I've mentioned it before but if you guys want truly large and sturdy bags you should check into eco bags (www.ecobags.com). I got their organic cotton "kit" and it comes with everythign I need.

                            1. re: anthrochick

                              Last time I went I bought some meat, and I did have them put it in plastic, and then put in my bag. Didn't seem right, but I didn't know what else to do. Now I am either going to have to get a bag with a plastic lining (like a diaper bag) or another canvas bag that I can throw in the washer. If I dig around the house I probably have more canvas bags, since they pass them out at trade shows and my DH brings them home.

                              1. re: anthrochick

                                We have this lovely "cooler" bag that folds up and is light and seals up and also keeps the meat colder than a regular bag. All meat goes in there and it rocks!

                                1. re: moh

                                  Where did you get it? Sports dept? Camping?

                                  1. re: danhole

                                    I think you may be able to get them in those places. But we were actually given it by a store that specializes in Brome duck products! The outside looks metallic, the walls are padded with insulated material, there is a velcro seal at the top, and a nice handle. I tried to find a manufacturer, but I can't. This duck company is used to customers who drive out 1-2 hours to their main store in the countryside, who then want to take home a mess of duck products without spoilage.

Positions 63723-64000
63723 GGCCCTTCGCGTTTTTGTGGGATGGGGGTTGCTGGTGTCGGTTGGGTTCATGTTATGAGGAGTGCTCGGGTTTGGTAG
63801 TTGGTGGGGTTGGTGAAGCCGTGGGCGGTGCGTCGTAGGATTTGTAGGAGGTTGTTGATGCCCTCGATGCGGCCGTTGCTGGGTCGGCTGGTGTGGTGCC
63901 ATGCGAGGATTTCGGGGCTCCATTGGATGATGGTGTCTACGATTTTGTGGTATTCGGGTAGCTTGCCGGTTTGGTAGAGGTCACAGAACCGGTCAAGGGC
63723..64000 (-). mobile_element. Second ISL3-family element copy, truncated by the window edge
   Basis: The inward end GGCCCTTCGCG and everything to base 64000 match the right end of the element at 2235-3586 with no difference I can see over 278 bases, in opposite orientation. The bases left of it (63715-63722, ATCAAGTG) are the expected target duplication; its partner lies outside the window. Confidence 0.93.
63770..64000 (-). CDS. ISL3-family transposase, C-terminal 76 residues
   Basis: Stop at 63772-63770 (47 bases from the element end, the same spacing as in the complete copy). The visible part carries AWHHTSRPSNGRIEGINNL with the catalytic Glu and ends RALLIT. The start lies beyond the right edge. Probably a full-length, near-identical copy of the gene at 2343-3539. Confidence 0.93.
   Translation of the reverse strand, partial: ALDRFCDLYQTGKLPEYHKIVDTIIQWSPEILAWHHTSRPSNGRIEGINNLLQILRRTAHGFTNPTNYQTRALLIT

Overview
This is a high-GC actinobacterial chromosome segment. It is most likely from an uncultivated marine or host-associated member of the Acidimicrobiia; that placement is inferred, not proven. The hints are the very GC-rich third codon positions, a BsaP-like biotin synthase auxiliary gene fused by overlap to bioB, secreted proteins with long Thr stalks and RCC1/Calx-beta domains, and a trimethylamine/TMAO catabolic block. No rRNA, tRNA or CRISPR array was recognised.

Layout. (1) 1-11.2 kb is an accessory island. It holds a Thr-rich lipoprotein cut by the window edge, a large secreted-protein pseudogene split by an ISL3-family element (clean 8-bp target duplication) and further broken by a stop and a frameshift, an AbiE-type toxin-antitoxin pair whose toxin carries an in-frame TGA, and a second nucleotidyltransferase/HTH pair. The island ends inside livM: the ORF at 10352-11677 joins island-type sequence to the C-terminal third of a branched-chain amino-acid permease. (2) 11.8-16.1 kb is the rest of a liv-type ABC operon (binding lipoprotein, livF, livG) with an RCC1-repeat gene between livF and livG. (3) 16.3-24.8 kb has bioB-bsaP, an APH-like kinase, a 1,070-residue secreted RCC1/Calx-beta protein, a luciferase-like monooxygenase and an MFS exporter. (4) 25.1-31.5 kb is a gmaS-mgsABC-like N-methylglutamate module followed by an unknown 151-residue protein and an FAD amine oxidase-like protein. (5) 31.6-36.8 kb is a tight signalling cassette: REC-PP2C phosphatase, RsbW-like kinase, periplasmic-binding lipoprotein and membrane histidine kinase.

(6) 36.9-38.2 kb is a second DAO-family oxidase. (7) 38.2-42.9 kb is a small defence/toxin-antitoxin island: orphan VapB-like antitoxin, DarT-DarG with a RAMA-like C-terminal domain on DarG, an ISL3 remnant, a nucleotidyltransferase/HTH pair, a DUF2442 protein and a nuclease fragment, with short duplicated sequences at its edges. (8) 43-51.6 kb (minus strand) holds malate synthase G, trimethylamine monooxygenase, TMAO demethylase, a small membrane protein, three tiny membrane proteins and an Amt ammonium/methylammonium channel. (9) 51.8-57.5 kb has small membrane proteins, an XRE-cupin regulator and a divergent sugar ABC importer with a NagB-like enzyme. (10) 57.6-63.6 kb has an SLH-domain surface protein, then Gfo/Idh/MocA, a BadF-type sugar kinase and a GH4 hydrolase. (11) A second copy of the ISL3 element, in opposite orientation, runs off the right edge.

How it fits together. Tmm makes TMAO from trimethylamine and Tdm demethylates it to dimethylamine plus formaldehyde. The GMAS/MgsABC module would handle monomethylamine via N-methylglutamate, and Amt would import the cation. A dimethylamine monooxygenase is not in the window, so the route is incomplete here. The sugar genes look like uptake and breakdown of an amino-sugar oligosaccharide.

1. re: danhole

                                        Yes I think it is! It is great for grocery shopping. And plus I don't have to worry about raw meat juices soaking my strawberries.

                                        1. re: moh

                                          And did you see how inexpensive it is? I'm ordering from them! Thanks Moh!

                                        2. re: danhole

                                          oh, thanks! these would be perfect for meat and other perishable items. Thanks for the link.

                                          1. re: anthrochick

                                            I ordered the largest one that has an 8" gusset on the bottom. At $3.99 you can't beat it. I was thinking about ice cream. Meat, too, but those half gallons of ice cream are pretty big, and it gets awful hot in Houston.

                                  2. re: anthrochick

                                    We've been using large canvas bags for groceries for years now. Bought 5 of them at the Vermont Country Store. One bag is dedicated to meat and poultry and one to cold food/dairy. They hold ten times more items than either the sad plastic or light weight paper bags. DH bags at the checkout counter cuz he does it better than the store baggers. We keep them in a basket in the back of the car, always at the ready.

                                  3. I don't use store-branded bags, because then it's weird to try to use them at other stores. Instead, I have some Envirosax, some ChicoBags, and some Eco Bags.

                                    The Envirosax fold up nicely, and they come in sets of 5 with a little carry case. They are rather large, though.